Morning Report: New home sales still anemic historically

Vital Statistics:

 

Last Change
S&P futures 2821  9
Eurostoxx index 380.4 1.8
Oil (WTI) 58.12 -0.14
10 year government bond yield 2.60%
30 year fixed rate mortgage 4.28%

 

Stocks are higher this morning on overseas strength, particularly in China and Japan. Bonds and MBS are up.

 

New Home Sales fell to 607,000 in January, according to the Census Bureau. This is down 7% MOM and 4% YOY. New Homes Sales is a notoriously volatile number, and the margin for error is generally in the mid-teens %. Still 607,000 is roughly in line with historical averages over the past 50 years. That said, population has grown since then, so it isn’t really comparable. Take a look at the chart below, which is new home sales divided by population – we are still only at levels associated with the depths of prior recessions. In other words, we are still in very early innings with the housing recovery, and you can make an argument that the recovery hasn’t even begun yet.

 

new home sales divided by population

 

Industrial Production rose 0.1% in February, and January’s initial 0.6% drop was revised upward to -0.4%. Manufacturing production fell 0.4%, while January’s 0.9% drop was revised upward to -0.5%. Capacity Utilization fell to 78.2%, while Jan was revised up again. So, Feb wasn’t great, but January wasn’t as bad as it initially appeared to be.

 

We have entered the quiet period for the Fed ahead of their meeting next week. No rate hikes are expected, although we will get new economic forecasts and a new dot plot. Sentiment regarding the Fed has changed massively over the past few months. As of now, the the Fed funds futures are estimating that there is a 75% chance the Fed does nothing this year, and a 25% chance they cut rates by 25 basis points. The fed funds futures are pricing a 0% chance of a hike. While Trump’s jawboning of the Fed was bad form, and you generally don’t want to see presidents doing that, you also can’t escape the fact that the Fed Funds futures and the markets think he was right!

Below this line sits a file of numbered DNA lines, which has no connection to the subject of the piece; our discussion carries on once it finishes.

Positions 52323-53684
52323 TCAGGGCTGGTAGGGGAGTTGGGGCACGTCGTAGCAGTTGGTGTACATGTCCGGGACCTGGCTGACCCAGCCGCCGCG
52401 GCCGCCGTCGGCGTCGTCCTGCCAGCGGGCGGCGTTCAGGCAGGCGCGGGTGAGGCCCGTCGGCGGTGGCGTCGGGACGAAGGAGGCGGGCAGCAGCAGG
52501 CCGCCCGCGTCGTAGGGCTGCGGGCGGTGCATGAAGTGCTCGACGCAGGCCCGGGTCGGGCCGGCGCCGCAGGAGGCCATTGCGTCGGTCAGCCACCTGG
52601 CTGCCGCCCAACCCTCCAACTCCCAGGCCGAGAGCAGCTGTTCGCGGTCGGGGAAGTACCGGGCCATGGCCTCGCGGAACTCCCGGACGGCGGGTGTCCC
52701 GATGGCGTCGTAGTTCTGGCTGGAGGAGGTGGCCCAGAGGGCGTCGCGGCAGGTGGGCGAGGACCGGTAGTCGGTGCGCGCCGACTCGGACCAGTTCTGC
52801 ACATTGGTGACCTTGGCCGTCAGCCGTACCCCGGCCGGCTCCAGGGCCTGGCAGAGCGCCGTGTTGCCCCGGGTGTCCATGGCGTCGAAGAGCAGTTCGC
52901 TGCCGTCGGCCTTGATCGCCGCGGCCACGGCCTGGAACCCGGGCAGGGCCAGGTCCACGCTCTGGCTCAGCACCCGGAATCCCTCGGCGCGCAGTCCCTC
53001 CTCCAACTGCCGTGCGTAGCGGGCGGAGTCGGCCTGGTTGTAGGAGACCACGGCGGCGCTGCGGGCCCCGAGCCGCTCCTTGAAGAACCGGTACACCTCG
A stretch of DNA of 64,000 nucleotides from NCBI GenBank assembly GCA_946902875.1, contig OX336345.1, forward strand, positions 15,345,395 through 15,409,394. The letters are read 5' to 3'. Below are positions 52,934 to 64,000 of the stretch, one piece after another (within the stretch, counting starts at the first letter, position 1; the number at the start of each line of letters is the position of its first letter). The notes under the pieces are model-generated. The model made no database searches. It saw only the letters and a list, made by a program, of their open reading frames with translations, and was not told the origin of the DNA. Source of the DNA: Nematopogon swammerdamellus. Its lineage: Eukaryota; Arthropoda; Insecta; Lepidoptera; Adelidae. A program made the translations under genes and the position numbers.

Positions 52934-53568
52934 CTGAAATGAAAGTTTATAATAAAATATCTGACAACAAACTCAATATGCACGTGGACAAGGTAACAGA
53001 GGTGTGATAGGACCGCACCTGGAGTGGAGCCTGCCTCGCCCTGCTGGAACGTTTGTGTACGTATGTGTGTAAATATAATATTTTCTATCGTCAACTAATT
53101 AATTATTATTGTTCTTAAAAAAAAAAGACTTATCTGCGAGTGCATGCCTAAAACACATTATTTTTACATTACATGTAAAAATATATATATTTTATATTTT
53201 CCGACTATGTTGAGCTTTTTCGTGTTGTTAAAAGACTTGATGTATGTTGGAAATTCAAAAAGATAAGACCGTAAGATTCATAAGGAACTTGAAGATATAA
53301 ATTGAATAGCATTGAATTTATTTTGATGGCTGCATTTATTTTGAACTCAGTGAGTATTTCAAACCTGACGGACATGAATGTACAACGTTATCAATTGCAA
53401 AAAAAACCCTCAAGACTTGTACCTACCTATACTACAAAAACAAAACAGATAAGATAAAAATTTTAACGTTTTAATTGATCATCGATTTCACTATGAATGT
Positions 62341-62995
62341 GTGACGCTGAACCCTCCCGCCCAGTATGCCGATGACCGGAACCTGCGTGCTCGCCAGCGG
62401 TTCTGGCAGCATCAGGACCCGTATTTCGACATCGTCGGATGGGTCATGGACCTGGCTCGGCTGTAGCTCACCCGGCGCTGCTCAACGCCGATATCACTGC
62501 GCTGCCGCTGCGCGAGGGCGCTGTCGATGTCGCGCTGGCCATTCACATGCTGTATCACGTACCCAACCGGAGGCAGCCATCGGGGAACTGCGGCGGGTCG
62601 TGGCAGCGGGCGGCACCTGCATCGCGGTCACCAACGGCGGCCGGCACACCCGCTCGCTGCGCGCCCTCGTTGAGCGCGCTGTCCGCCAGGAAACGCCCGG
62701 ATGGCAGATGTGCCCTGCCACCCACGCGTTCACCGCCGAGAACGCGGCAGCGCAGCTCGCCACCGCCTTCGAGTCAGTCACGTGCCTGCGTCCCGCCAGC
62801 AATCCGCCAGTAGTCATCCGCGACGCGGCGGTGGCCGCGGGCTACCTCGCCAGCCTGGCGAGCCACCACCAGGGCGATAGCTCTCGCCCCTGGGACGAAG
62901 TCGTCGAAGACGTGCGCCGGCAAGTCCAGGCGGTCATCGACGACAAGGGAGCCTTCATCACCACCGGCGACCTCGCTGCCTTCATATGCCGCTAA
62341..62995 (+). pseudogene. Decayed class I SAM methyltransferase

37 Responses

  1. Texas, you disappoint me.

    https://www.chron.com/life/article/angler-charged-with-fraud-cheating-bass-tournament-13686311.php

    Aren’t there any wealthy suburban moms trying to get their kid into Duke to go after? You know, the kind of crime that impacts our quality of living?

    Like

  2. I’m fascinated by the TrueCon disappointment in Senator Sasse over his vote in the Senate yesterday. It’s as if there is a belief that politics is a noble calling and those holding office should be looked at as moral exemplars. Take a look at George Washington’s expense submissions sometime,ffs.

    Politics is about the accumulation and exercise of power, nothing more, nothing less. There is something fundamentally wrong with someone who wants to hold power over another, why do people put so much faith in these people? I do not understand.

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  3. Awful shooting in New Zealand, terrible tragedy. It appears that the deaths at one mosque were limited (if you can cal 9 or 10 deaths limited) because a mosque attendee was armed and returned fire.

    Then there’s this:

    ‘The manifesto left by the terrorist — whose name I don’t think deserves mentioning — is a mishmash of ideas. He calls himself an “Eco-fascist,” one who combines environmentalism, racism and authoritarianism into one repulsive package. In his mind the world is dying from over-population, but over-population of the “wrong” kind. He hates capitalism, free markets, and free trade but he loves the Communist Chinese government and fascism. He takes the racist rhetoric of Donald Trump and mixes it with Marxist rhetoric about the poor workers of the world.”

    Is this the same climate of right-wing hate that caused a Marxist to kill Kennedy?

    Liked by 1 person

    • “because a mosque attendee was armed and returned fire.”

      Apparently he wasn’t armed but attacked the gunman and took his gun.

      Like

    • McWing:

      Is this the same climate of right-wing hate that caused a Marxist to kill Kennedy?

      Here in the UK the media spent all morning referring to the shooter as a “far right extremist”. I raised the question in the office, what makes the guy a far “right” extremist, and not a far left extremist. No one had an answer, though they all seemed to think it was self-evident and therefore needed no explanation.